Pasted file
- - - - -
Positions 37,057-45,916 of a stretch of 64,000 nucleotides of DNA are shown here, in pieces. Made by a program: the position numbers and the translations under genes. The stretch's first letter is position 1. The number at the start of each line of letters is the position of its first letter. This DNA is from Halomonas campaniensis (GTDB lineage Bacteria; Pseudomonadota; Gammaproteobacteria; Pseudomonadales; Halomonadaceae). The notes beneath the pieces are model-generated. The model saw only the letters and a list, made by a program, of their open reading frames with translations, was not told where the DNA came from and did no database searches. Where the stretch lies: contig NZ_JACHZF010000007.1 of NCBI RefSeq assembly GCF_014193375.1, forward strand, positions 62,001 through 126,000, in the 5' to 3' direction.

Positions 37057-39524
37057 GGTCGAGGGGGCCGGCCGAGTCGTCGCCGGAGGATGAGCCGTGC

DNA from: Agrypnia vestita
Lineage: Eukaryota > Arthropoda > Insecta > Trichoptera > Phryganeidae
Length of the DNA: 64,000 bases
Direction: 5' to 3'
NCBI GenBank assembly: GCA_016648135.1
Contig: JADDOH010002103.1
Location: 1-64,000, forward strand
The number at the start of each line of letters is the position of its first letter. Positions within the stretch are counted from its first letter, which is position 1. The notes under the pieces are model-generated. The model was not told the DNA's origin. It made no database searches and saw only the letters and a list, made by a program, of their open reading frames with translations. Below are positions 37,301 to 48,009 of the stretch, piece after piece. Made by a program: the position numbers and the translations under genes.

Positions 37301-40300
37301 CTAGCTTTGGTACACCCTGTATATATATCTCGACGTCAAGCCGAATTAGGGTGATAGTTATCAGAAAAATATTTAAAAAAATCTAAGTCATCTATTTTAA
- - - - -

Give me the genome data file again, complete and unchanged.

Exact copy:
Positions 37,057-45,916 of a stretch of 64,000 nucleotides of DNA are shown here, in pieces. Made by a program: the position numbers and the translations under genes. The stretch's first letter is position 1. The number at the start of each line of letters is the position of its first letter. This DNA is from Halomonas campaniensis (GTDB lineage Bacteria; Pseudomonadota; Gammaproteobacteria; Pseudomonadales; Halomonadaceae). The notes beneath the pieces are model-generated. The model saw only the letters and a list, made by a program, of their open reading frames with translations, was not told where the DNA came from and did no database searches. Where the stretch lies: contig NZ_JACHZF010000007.1 of NCBI RefSeq assembly GCF_014193375.1, forward strand, positions 62,001 through 126,000, in the 5' to 3' direction.

Positions 37057-39524
37057 GGTCGAGGGGGCCGGCCGAGTCGTCGCCGGAGGATGAGCCGTGC

DNA from: Agrypnia vestita
Lineage: Eukaryota > Arthropoda > Insecta > Trichoptera > Phryganeidae
Length of the DNA: 64,000 bases
Direction: 5' to 3'
NCBI GenBank assembly: GCA_016648135.1
Contig: JADDOH010002103.1
Location: 1-64,000, forward strand
The number at the start of each line of letters is the position of its first letter. Positions within the stretch are counted from its first letter, which is position 1. The notes under the pieces are model-generated. The model was not told the DNA's origin. It made no database searches and saw only the letters and a list, made by a program, of their open reading frames with translations. Below are positions 37,301 to 48,009 of the stretch, piece after piece. Made by a program: the position numbers and the translations under genes.

Positions 37301-40300
37301 CTAGCTTTGGTACACCCTGTATATATATCTCGACGTCAAGCCGAATTAGGGTGATAGTTATCAGAAAAATATTTAAAAAAATCTAAGTCATCTATTTTAA